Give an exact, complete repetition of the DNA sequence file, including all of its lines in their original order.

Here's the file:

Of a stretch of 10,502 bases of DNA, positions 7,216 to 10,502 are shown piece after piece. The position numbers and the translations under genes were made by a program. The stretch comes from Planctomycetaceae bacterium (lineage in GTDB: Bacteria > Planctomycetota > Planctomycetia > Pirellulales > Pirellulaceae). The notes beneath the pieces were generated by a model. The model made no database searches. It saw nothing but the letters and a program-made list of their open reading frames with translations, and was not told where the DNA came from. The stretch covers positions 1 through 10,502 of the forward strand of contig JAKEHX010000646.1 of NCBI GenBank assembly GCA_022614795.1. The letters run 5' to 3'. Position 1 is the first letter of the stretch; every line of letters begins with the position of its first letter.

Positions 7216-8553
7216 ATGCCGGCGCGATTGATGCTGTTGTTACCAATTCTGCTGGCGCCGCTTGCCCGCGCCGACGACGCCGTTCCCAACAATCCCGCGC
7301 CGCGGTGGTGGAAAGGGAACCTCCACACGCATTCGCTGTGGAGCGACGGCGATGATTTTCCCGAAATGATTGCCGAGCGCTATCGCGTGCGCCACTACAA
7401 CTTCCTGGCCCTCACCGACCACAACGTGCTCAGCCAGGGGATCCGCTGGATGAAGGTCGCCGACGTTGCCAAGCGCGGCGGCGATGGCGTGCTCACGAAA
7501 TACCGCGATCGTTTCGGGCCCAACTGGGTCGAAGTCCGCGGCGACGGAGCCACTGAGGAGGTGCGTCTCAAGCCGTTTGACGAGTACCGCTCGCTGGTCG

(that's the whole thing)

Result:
Of a stretch of 10,502 bases of DNA, positions 7,216 to 10,502 are shown piece after piece. The position numbers and the translations under genes were made by a program. The stretch comes from Planctomycetaceae bacterium (lineage in GTDB: Bacteria > Planctomycetota > Planctomycetia > Pirellulales > Pirellulaceae). The notes beneath the pieces were generated by a model. The model made no database searches. It saw nothing but the letters and a program-made list of their open reading frames with translations, and was not told where the DNA came from. The stretch covers positions 1 through 10,502 of the forward strand of contig JAKEHX010000646.1 of NCBI GenBank assembly GCA_022614795.1. The letters run 5' to 3'. Position 1 is the first letter of the stretch; every line of letters begins with the position of its first letter.

Positions 7216-8553
7216 ATGCCGGCGCGATTGATGCTGTTGTTACCAATTCTGCTGGCGCCGCTTGCCCGCGCCGACGACGCCGTTCCCAACAATCCCGCGC
7301 CGCGGTGGTGGAAAGGGAACCTCCACACGCATTCGCTGTGGAGCGACGGCGATGATTTTCCCGAAATGATTGCCGAGCGCTATCGCGTGCGCCACTACAA
7401 CTTCCTGGCCCTCACCGACCACAACGTGCTCAGCCAGGGGATCCGCTGGATGAAGGTCGCCGACGTTGCCAAGCGCGGCGGCGATGGCGTGCTCACGAAA
7501 TACCGCGATCGTTTCGGGCCCAACTGGGTCGAAGTCCGCGGCGACGGAGCCACTGAGGAGGTGCGTCTCAAGCCGTTTGACGAGTACCGCTCGCTGGTCG